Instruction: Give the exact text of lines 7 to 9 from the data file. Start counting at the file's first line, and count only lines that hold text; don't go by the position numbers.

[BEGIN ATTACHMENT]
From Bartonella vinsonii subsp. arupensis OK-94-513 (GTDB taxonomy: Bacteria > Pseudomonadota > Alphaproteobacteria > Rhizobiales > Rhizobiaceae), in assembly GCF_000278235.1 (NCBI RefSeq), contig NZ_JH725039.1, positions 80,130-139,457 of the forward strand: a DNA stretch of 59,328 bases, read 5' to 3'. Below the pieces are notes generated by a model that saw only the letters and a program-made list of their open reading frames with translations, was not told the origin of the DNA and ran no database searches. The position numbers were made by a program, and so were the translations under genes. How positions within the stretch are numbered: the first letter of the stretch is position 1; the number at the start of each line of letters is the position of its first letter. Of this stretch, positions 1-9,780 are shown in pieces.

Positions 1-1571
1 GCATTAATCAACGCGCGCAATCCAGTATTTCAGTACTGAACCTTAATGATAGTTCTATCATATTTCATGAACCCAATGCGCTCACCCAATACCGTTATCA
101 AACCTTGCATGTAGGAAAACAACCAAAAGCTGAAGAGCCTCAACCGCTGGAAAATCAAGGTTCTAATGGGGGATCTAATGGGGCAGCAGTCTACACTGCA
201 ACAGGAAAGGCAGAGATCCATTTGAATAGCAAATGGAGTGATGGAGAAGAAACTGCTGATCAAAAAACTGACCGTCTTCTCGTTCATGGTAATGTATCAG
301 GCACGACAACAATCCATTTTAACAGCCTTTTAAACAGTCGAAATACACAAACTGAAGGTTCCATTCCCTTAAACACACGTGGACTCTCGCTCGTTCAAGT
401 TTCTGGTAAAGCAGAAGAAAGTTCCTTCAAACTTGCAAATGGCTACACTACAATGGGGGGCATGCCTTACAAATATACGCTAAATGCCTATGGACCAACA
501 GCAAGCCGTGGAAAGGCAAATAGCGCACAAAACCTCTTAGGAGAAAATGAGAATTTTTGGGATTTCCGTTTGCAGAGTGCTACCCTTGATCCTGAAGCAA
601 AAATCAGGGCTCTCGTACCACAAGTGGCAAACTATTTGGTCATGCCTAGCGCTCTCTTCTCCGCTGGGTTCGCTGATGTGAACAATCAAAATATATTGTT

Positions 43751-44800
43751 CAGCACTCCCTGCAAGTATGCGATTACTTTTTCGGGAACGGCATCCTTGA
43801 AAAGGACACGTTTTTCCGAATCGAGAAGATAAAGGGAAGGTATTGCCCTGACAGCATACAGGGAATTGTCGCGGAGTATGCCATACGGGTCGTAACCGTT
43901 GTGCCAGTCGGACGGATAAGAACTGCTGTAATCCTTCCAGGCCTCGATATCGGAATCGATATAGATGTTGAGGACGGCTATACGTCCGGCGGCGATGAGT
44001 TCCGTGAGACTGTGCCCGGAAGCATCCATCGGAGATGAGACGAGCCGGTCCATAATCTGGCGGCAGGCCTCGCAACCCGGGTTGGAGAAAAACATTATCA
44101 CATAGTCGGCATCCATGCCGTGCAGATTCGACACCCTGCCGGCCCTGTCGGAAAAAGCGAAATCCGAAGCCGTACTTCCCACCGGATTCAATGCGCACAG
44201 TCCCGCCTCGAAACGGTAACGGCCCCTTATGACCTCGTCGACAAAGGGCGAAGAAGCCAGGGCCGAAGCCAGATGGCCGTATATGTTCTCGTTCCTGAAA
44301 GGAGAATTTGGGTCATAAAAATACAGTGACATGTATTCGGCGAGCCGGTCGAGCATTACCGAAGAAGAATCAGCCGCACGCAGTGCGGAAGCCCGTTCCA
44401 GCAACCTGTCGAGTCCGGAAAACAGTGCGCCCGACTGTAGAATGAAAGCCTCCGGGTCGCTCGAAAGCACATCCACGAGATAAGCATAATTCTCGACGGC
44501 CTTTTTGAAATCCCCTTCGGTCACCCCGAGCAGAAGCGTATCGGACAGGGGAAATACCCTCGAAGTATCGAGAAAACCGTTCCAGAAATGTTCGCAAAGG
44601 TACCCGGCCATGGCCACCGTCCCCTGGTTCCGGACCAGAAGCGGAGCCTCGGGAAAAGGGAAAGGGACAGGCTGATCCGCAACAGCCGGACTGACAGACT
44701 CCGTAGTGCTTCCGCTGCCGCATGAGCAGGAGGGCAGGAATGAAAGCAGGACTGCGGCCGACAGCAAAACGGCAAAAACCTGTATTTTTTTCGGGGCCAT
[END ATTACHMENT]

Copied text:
401 TTCTGGTAAAGCAGAAGAAAGTTCCTTCAAACTTGCAAATGGCTACACTACAATGGGGGGCATGCCTTACAAATATACGCTAAATGCCTATGGACCAACA
501 GCAAGCCGTGGAAAGGCAAATAGCGCACAAAACCTCTTAGGAGAAAATGAGAATTTTTGGGATTTCCGTTTGCAGAGTGCTACCCTTGATCCTGAAGCAA
601 AAATCAGGGCTCTCGTACCACAAGTGGCAAACTATTTGGTCATGCCTAGCGCTCTCTTCTCCGCTGGGTTCGCTGATGTGAACAATCAAAATATATTGTT